Prince, “Darling Nikki”
I knew a girl named Nikki.
I guess you could say she was a sex fiend.
I met her in a hotel lobby.
Masturbating with a magazine.
She said, “How’d you like to waste some time?”
And I could not resist when I saw little Nikki grind.
It’s my belief that there are musicians and bands who are uncoverable. Doesn’t mean you can’t do it, but you’ve set yourself up to fail no matter how good your version might be.
Prince is one of those artists, and while I was listening to the Foo Fighters’ Medium Rare, I kept thinking of how all covers of Prince, particularly the more sexual songs, seem to miss the point and the mark. So much of Prince’s sexual antics and lyrics seemed to be respectful of female sexuality (not that he was necessarily above misogyny per se) in the sense that women could fuck and leave, and men could be the ones left shell-shocked, questioning whether it was right, and begging the lover to come back. In the glam-metal soaked mid-to-late 80s, this was revelatory in its own way.
Of course, being diminutive and flirting with the lines of androgyny and gender in appearance helped sell it in a way that Dave Grohl & co. couldn’t, no matter how reverent or well-intentioned the Foos may be with their cover of “Darling Nikki.” It’s nigh impossible to hear that vulnerability in Grohl’s voice that Prince achieved on a regular basis. Grohl is capable of vulnerability in his own songs, but his screech is more metal-derived and packs more testosterone. Even having Cee-Lo along for some renditions of it doesn’t help.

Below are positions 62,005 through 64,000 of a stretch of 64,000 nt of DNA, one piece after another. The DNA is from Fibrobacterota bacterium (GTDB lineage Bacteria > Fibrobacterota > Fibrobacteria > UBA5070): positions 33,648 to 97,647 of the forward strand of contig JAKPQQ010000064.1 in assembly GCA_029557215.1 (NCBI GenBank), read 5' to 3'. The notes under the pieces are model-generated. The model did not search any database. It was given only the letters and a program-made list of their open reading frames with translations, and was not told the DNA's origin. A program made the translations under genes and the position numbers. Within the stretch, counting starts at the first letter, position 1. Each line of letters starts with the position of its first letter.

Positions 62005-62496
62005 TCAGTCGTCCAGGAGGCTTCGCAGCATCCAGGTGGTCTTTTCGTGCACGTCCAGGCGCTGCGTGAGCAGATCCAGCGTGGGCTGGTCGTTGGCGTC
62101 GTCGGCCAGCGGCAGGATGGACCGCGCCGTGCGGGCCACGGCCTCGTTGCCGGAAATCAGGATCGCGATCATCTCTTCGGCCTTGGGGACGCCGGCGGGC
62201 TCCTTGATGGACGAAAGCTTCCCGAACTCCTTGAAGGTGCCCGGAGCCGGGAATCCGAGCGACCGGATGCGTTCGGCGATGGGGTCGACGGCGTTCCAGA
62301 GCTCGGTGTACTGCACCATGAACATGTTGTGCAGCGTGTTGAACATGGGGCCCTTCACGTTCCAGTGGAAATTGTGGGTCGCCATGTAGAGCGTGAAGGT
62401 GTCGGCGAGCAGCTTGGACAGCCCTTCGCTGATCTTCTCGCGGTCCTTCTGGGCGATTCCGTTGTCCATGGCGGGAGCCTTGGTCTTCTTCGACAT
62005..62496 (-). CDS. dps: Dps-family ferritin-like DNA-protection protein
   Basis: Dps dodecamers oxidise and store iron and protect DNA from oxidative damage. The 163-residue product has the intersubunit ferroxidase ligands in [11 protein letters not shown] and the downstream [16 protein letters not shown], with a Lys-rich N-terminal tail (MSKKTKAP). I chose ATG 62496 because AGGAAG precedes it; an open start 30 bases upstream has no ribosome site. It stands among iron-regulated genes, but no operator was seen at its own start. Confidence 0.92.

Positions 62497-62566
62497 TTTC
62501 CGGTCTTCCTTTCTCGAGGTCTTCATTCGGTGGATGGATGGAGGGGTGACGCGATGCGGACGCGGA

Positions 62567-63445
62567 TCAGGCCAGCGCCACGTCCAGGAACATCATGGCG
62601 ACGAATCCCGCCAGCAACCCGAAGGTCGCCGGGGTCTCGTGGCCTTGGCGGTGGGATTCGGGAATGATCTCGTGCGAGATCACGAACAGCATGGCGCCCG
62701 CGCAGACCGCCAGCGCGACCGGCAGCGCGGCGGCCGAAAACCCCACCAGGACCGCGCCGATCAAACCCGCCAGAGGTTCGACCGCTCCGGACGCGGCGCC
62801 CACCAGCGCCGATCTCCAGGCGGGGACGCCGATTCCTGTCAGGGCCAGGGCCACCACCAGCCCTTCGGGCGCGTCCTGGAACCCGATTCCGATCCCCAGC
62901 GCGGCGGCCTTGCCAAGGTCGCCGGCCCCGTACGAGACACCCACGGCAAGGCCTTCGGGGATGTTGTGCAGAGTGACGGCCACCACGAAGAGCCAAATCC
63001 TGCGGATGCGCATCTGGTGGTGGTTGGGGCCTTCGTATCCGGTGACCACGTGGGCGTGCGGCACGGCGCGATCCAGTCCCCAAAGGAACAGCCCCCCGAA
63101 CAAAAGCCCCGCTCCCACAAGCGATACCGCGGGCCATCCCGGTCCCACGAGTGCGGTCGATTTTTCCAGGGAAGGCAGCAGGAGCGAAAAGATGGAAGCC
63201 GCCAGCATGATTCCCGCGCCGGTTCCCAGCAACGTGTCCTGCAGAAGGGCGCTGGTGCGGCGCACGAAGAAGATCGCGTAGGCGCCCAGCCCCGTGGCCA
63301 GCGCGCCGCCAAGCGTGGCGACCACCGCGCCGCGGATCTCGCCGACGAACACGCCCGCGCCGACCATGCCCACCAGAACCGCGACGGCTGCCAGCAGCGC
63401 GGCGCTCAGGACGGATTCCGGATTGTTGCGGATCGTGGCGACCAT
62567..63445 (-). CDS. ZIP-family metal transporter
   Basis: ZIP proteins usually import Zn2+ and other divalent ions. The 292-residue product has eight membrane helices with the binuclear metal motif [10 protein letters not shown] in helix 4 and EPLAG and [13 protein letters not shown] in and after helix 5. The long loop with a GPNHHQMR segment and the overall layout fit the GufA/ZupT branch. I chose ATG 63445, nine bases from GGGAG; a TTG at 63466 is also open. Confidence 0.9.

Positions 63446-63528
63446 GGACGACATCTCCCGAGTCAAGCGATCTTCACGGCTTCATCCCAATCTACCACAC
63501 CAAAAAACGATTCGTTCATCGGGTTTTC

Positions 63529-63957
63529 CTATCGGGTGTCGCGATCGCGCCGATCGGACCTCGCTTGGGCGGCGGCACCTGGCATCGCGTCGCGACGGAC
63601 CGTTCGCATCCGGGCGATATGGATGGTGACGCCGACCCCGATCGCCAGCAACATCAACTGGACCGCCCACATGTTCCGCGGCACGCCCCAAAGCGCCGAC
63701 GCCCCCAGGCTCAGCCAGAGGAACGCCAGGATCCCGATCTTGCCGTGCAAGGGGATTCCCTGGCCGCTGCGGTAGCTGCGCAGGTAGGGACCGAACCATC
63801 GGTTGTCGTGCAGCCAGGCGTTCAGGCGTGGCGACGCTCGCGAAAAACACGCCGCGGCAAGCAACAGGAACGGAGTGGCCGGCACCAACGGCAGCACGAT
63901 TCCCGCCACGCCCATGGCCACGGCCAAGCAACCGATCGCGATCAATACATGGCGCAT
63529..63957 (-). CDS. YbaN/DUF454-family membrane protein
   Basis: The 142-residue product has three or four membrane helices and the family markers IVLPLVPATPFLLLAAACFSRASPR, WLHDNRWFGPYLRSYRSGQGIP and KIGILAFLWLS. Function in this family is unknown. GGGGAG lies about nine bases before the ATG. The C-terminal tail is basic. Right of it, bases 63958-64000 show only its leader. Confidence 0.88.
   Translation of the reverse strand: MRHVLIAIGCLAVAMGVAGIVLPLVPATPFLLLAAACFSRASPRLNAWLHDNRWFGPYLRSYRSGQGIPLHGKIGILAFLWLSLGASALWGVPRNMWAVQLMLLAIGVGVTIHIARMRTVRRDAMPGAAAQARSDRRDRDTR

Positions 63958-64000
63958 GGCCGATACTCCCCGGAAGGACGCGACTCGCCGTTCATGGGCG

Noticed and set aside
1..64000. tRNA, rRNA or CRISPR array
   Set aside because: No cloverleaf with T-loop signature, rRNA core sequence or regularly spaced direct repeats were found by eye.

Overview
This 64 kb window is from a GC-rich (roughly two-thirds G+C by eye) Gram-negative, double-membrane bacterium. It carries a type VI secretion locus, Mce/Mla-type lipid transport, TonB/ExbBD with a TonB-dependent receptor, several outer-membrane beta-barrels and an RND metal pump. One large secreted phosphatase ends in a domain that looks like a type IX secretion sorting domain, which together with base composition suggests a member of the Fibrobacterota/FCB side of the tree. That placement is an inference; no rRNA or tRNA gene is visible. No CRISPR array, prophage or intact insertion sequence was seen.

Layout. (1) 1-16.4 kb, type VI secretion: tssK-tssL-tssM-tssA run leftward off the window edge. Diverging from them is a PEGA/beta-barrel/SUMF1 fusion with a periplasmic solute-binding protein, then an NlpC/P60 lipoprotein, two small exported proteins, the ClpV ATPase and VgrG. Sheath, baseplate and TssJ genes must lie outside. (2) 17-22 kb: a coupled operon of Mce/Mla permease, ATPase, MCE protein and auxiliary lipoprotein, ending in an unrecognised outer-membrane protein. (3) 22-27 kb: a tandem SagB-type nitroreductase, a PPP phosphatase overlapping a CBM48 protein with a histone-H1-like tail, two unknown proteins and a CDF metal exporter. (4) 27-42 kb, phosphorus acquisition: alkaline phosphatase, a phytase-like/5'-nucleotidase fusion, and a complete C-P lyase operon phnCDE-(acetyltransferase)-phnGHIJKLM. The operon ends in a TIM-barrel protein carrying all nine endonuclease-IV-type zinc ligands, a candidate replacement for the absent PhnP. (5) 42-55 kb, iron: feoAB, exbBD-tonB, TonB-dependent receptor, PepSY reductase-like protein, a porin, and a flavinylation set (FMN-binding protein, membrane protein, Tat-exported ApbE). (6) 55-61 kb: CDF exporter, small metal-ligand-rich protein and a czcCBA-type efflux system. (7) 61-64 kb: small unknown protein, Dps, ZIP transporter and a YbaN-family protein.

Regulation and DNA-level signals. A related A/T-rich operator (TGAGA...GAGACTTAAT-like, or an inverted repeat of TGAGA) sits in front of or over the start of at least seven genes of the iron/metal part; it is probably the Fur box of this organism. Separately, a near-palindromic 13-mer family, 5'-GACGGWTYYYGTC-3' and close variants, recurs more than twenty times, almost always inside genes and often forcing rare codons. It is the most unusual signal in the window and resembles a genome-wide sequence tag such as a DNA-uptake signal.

The Foos are really good at covers, but seeing little Nikki grind could never work for them. If you watch the Foos’ live version that I linked to, when Grohl sings the line “She had so many devices / Everything that money could buy” he works his hands to simulate a dildo when Prince never needed to go there. It’s the difference between pseudo-confident frat boy and a grown man secure enough to submit.